3.5 out of 10
Release Date: 3rd August 2015 (DVD Premiere)
Director: Bill Thomas
Cast: Matthew Neal, Eve Pearson, Zachary Street, Harry Harrold, Jon Lee Pellet, Julian Farrance, Jason Marchant, Alex Bevan, Roland Bearne
Writer: Bill Thomas & Ian Thomas
Trailer: FALLEN SOLDIERS
Review by Matt Usheurrrr!
The mere fact that FALLEN SOLDIERS exists is a miracle, a victory for cheek over common sense. It is a triumph of determination, of standing up for what you believe in, of leaving your mark, of realising your dream. And as such I heartily commend it and congratulate all involved for making it.
From the perspective of people making a thing, it’s a wholly positive project.
It is the duty of the reviewer to warn, guide, and advise the viewing millions. And this is, after all, a review.
Which is my extremely long-winded way of saying I don’t think this film should have been released to a paying public. That’s not to say it’s unwatchable (like STAGGER) or even bad (like ANGEL) but, by its nature, it cannot deliver what a paying public can reasonably expect or hope to see.
Our tale is set in 1815 during the dying days of the Napoleonic Wars. Yes. Here is a film set two hundred years ago treading the same territory as epics like WATERLOO. (Wasn’t that epic so epic that no-one’s dared make a film on that scale about Napoleon since?) (Except that bit in TIME BANDITS.) (In fact let me address you directly Sir Ridley – cos I’m sure you’re reading: why haven’t you made TRAFALGAR? Or you Mr Tanter? Mr Sothcott? How about you then, the makers of FALLEN SOLDIERS?)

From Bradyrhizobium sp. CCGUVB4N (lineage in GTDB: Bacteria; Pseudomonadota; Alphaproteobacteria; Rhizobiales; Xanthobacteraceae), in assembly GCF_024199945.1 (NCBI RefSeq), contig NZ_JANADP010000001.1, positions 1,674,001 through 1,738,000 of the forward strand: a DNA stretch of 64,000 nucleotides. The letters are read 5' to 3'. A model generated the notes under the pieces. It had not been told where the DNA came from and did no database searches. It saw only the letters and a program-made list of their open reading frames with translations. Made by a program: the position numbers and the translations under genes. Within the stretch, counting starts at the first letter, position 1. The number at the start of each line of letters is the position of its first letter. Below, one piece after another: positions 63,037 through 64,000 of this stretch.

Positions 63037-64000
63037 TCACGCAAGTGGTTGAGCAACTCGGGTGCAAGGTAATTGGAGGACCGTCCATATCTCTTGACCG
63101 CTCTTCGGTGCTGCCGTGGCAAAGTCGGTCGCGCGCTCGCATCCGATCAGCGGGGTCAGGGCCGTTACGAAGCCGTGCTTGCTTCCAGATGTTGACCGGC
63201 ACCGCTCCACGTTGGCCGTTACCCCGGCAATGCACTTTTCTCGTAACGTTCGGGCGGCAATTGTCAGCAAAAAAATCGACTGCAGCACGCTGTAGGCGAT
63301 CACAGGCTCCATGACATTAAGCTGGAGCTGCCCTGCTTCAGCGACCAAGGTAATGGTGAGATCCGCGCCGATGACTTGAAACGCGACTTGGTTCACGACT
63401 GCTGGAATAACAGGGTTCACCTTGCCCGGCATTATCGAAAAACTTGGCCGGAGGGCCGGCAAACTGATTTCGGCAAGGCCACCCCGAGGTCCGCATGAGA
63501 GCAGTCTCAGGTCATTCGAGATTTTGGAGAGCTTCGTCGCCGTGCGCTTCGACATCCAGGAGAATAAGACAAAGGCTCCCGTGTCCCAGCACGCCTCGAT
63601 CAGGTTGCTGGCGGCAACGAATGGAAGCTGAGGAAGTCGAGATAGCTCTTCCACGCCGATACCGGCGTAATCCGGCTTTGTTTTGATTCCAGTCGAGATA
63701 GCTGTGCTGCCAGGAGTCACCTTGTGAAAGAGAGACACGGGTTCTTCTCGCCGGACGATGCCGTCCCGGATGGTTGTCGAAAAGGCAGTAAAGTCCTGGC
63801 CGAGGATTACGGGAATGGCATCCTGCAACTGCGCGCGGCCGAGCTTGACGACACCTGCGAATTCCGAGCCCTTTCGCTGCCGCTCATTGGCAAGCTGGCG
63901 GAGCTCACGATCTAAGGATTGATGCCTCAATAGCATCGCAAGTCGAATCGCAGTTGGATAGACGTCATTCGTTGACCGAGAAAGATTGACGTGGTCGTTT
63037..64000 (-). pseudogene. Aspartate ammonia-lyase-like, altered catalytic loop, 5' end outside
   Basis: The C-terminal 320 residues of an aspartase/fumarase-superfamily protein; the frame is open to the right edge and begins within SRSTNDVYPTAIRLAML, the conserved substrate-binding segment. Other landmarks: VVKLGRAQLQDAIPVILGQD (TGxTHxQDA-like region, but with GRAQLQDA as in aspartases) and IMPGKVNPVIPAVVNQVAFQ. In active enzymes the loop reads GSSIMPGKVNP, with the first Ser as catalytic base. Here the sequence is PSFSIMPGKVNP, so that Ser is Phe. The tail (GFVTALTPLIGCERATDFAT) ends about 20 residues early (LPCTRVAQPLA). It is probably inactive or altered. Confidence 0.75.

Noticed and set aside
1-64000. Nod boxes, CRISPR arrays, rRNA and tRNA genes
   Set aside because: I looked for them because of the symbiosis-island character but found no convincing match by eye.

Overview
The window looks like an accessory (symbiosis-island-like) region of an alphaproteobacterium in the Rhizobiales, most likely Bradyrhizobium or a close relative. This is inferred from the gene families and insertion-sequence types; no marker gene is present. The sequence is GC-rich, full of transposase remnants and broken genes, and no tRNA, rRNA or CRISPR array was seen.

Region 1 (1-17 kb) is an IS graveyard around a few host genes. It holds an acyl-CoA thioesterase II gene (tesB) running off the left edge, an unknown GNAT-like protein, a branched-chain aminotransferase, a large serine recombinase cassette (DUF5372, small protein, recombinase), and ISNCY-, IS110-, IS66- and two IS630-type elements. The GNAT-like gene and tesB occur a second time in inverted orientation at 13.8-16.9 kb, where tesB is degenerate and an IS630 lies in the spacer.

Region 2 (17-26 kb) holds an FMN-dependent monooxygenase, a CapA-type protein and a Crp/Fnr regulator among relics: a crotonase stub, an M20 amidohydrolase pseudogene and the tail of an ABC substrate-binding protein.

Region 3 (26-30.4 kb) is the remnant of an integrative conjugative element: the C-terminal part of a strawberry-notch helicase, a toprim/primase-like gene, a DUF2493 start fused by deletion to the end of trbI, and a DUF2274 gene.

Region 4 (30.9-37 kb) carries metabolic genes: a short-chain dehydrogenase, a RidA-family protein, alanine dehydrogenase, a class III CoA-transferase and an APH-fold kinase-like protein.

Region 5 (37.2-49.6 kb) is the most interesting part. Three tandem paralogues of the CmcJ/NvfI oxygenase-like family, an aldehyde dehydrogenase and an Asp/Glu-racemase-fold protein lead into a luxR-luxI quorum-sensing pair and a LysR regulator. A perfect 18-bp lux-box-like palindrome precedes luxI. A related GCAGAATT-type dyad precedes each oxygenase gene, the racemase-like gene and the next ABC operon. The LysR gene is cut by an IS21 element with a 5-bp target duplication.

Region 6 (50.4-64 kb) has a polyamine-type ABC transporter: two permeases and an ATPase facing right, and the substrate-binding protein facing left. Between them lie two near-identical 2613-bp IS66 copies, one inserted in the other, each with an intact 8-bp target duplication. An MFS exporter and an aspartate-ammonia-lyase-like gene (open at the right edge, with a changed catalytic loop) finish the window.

Anyway, here’s a no-budget historical adventure film. With zombies. Yes. Now before getting worked up it’s worth pointing out that this isn’t the first historically informed zombie movie: zombies love World War 2. And there’s a significant chance that PRIDE & PREJUDICE & ZOMBIES will be released before I finish writing this review (perhaps they should have delayed FALLEN SOLDIERS till that comes out and grabbed a lift on its coat-tails/petticoats?), so let’s not dismiss it as some crazy stupidly objectionable notion just yet.
Our hero (Matthew Neal) is a British soldier behind enemy lines who has discovered an unpalatable truth about the cheese-purveying frog-fancying enemy (please note I don’t condone this view, though, now I think of it, no-one actually says anything like it). He hijacks a surprisingly roomy (and presumably very well soundproofed) horse-drawn carriage containing a Frenchman and his wife, and heads for home. Having nothing better to do, he whiles away the time by recalling his adventures, which we see in flashback, and committing accidental homicide.
He tells of how he and his comrades have been on a mission, captured, escaped, captured (etc.), encountered zombies being used by the French army –froggy scumbags!, chased, captured, experimented on, got zombified/killed, escaped (not all of them), had adventures, and hijacked a roomy carriage. Eventually he runs out of flashback and we see how his quest ends, and there’s unsurprisingly a twist in store for him, and a confrontation with fate and villainy.